Now that which I earnestly desire in your behalfe, and hope likewise you doe in your owne, is that you may draw nearer to God, and be more conformable to his command by these afflictions; for if our afflictions be not sanctified, that is, if we make not an holy use of them by purging out old leaven of our ingenerate corruptions, they are but judgments to us, and makes way for greater plagues: Ioh v. 14. And therefore the chiefe ende and ayme of God in all the afflictions which he sends to his children in love is, that they may be partakers of his holinesse, and so their afflictions may conduce to their spiritual! advantage and profit, Heb. xii. 10. The Lord aymes not at himselfe in any calamities he layes on us, (for God is so infinitely all-sufficient, that we can adde nothing to him by all our doings or sufferings) but his maine ayme is at our Melioration and Sanctification in and by them. And therefore our duty in every affliction and pressure, is thus to thinke with our selves: How shall we carry and behave our selves under this crosse, that our soules may reap profit by it? This (in one word) is done by our returning and drawing nearer to the Lord, as his holy Apostle exhorts us, Iames iv. 8. This in all calamities the Lord hath speciall eye unto, and is exceeding wroth if he finde it not.

The Prophet declares That his anger was not turned from Israel, because they turned not to him that smote them, Isa. i. 4, 5. Now it is impossible that a man should draw nigh to God, and turne to him, if he turne not from his evil wayes: for in every conversion there is Terminus a quo, something to be turned from, as well as Terminus ad quod, something to be turned to.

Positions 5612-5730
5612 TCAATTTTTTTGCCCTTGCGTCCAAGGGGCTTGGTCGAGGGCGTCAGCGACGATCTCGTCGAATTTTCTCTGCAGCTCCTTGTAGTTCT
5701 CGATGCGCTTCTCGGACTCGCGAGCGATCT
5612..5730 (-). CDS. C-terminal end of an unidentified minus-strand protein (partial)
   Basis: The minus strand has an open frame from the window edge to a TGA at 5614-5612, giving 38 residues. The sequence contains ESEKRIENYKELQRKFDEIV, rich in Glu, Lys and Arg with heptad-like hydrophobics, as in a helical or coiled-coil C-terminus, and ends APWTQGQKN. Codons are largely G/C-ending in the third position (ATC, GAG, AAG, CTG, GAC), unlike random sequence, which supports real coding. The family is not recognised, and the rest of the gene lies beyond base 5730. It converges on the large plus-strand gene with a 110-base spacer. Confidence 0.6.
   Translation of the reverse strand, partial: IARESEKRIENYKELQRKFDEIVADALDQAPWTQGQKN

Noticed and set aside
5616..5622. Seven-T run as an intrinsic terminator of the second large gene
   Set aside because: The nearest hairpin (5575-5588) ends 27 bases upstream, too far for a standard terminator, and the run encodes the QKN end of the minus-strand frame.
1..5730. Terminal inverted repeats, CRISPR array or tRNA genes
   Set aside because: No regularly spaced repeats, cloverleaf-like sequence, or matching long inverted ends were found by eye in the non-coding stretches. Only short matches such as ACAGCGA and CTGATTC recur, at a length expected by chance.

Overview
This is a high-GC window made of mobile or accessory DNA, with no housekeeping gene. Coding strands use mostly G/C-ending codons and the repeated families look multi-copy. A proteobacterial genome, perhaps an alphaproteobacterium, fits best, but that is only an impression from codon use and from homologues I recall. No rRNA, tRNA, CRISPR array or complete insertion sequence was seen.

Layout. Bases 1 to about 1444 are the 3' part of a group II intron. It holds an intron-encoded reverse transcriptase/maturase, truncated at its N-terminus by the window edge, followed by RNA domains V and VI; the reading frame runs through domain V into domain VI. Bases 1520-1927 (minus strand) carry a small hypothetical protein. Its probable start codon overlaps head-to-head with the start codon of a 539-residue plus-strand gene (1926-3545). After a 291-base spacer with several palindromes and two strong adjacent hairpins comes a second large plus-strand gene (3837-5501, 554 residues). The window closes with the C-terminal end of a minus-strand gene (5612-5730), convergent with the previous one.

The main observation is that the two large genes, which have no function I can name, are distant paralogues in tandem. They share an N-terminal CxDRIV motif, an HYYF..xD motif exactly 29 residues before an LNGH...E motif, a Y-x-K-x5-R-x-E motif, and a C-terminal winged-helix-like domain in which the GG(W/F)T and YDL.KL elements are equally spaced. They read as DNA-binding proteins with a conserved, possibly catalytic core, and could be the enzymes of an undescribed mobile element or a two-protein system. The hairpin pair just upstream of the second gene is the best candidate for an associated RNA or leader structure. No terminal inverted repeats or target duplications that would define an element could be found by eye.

Now, that we must turn to, is God; and that we must turne from, is sinne; as being diametrally opposite to God, and that which separated betweene God and us.

To this purpose we must search and try our hearts and wayes, and see what sinnes there be that keepe us from God, and separate us from his gracious favour: and chiefly we must weed out our special bosom-sine. This the ancient Church of God counsels each other to doe in the time of their anguish and affliction, Lam. iii. 89, 40, Let us search and try our wayes, and turne againe to the Lord: for though sinne make not a final divorce betwixt God and his chosen people, yet it may make a dangerous rupture by taking away sense of comfort, and suspending the sweet inference of his favour, and the effectual operation of his grace.

And therefore (deare Sir) my earnest suit and desire is, that you would diligently peruse the booke of your conscience, enter into a thorow search and examination of your heart and life; and every day before you go to bed, take a time of recollection and meditation, (as holy Isaac did have private walkes, Gen. xxiv. 68), holding a privy Session in your soule, and indicting your selfe for all the sins, in thought, word, or act committed, and all the good duties you have omitted. This self-examination, if it be strict and rigid as it ought to be, will soone shew you the sins whereto you are most inclinable (the chiefe cause of all your sorrowes), and consequently, it will (by God’s assistance) effectually instruct you to fly from those venomous and fiery serpents, which have so stung you.